Often called ‘the summer capital of South Korea,’ the port city of Busan is just a two-and-a-half-hour train ride from Seoul. The country's two largest cities, however, are remarkably different places.
Bursting with mountains and beaches, hot springs and seafood, South Korea’s second-largest city is a rollicking port town with tones to offer. From casual tent bars and chic designer cafes to fish markets teeming with every species imaginable, Busan has something for all tastes. Rugged mountain ranges criss-crossing the city define the urban landscape, while events such as the Busan International Film Festival underscore the city’s desire to be a global meeting place.
This historically rich, mountainside slum became a famous tourist destination after getting an arty makeover in 2009 when students decided to brighten up the neighborhood with clever touches up the stairs, down the lanes and around the corners. Today it is a colorful, quirky community of Lego-shaped homes, cafes and galleries, ideal for an hour or two of strolling and selfies.
Hard to find, difficult to reach and a wonder to behold, this hermitage has Buddhist images meticulously etched into stone. Visually powerful in scale and impact, it is the kind of work that moves visitors to exclaim ‘wow’ as they step back and arch their necks to get the full picture. The quickest route here begins with a cable car ride up top.
This magnificent temple is Busan’s best sight. Despite its city location, Beomeo-sa is a world away from the urban jungle, with beautiful architecture set against an extraordinary mountain backdrop. Beomeo-sa can be a busy place on weekends and holidays, as the path leading to the temple is the northern starting point for trails across Geumjeong-san.
Among the city's seven beaches, Gwangan is the best option for access and quality. Although the ugly wall of commercial development behind the beach diminishes the daytime experience, Gwangan shines at night. The multicolored light show illuminating the Diamond Bridge is impressive.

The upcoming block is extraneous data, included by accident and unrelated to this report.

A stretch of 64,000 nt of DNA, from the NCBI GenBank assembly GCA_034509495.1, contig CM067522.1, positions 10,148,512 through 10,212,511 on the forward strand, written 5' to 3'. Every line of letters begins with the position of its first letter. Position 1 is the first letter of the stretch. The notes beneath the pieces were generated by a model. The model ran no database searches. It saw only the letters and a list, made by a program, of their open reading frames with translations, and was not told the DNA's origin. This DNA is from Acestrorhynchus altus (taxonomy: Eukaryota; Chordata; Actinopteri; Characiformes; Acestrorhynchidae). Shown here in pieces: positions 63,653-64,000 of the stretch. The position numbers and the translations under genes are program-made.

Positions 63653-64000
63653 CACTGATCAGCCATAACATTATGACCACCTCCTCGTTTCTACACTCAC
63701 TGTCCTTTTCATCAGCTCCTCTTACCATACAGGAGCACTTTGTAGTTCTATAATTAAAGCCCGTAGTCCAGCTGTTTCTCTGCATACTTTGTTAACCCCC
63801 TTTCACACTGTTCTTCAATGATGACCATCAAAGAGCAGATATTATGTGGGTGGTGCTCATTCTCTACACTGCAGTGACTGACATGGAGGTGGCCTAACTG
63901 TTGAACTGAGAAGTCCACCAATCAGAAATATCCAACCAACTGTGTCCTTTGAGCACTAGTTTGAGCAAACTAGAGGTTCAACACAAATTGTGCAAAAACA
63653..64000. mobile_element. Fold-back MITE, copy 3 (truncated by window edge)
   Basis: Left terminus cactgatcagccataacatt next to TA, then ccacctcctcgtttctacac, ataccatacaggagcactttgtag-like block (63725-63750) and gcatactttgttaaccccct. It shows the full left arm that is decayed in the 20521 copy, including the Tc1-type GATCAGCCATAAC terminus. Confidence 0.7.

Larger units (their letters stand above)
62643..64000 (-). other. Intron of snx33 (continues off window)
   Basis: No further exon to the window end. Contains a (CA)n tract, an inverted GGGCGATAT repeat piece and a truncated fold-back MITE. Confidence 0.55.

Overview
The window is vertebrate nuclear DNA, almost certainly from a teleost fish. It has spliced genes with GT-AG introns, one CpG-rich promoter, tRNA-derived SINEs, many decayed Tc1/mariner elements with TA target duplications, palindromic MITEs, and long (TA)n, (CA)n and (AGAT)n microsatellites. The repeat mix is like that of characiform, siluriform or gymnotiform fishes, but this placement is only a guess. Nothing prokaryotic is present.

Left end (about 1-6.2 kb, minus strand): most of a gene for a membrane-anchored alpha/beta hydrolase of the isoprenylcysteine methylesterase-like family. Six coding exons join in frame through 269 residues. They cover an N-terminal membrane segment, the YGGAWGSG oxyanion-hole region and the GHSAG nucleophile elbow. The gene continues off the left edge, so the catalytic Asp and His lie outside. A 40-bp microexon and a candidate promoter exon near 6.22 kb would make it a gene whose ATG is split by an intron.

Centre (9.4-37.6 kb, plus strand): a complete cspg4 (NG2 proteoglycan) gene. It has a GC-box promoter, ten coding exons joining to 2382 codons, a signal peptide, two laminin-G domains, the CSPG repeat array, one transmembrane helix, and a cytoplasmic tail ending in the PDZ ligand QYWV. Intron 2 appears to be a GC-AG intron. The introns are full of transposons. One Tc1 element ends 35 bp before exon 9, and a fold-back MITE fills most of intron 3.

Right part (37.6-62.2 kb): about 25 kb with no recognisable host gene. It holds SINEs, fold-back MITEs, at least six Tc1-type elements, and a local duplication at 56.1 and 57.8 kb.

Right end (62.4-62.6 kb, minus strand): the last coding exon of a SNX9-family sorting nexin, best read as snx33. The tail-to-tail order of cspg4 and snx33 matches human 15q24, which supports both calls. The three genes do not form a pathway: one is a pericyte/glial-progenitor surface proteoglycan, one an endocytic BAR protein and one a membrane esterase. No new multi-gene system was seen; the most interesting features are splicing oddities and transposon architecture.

If the trails of Geumjeong fortress seem more like work than pleasure, there are opportunities to explore Busan’s natural beauty at a more leisurely pace. Igidae is a nature park that is ideal for a two-hour stroll. Most visitors take the coastal route for the sweeping views of Haeundae across the bay. From the metro station, walk to the first major intersection and turn left. The park is a 20-minute walk down the road.
Taejongdae Resort Park
This natural part has magnificent cliffs facing the open sea on the southernmost tip of island of Yeongdo-gu. The park was named after the 29th king of Silla Dynasty BC57-AD 935), King TaeJong Mu-Yeol (604-661). King TaeJong had traveled to many places but this was the place he enjoyed shooting arrows.
The Busan Aquarium located at the entrance to Haeundae Beach, is an ultra high-tech submarine theme aquarium, contains over 35,000 species of fish, algae, reptiles, and amphibians. It offers visitors chances to experience everything about the underwater ecosystem.
Jagalchi Fish Market
Anyone with a love of seafood and a tolerance for powerful odours could easily spend an hour exploring the country’s largest fish market. Narrow lanes outside the main building teem with decades-old stalls and rickety food carts run by grannies who sell an incredible variety of seafood, including red snapper, flounder and creepy-crawly creatures with undulating tentacles. Inside the main building, dozens of 1st-floor vendors sell just about every edible sea animal, including crabs and eels, two Busan favorites.
Hur Shim Chung Spa
One of the oldest spas in Korea. The waters contain abundant magnesium, and temperature is around 55â„ƒ. This massive hot spring complex claims to be the largest in Asia with hot, tepid, cold and strawberry milk-filled baths, saunas, pools, and an outdoor section.On the 3rd floor is a large jjimjilbang resting area, containing a restaurant, a beauty salon, an oxygen room, and three ‘igloos’ heated to 81°C, 51°C and 0°C.
Busan was once a center of military affairs in the southern region of the peninsula and therefore was an important site for diplomatic relationships with Japan; high-ranking officers and officials from the court frequently visited the city for whom special dishes such as Dongnaepajeon, a variant of pajeon (Korean savory pancakes), made with whole scallions, sliced chili peppers, and various kinds of seafood in a thick batter of wheat flour, glutinous rice flour, eggs, salt and water was prepared.
Busan International Fireworks Festival
Held annually in Gwangalli Beach, Busan International Fireworks Festival is one of the most significant fireworks festivals in Asia. Tens of thousands of fireworks and state-of-the-art lasers light up the sky in harmony with the theme song of the festival against a backdrop of the sea and 2 level suspension bridge, Gwangan Bridge.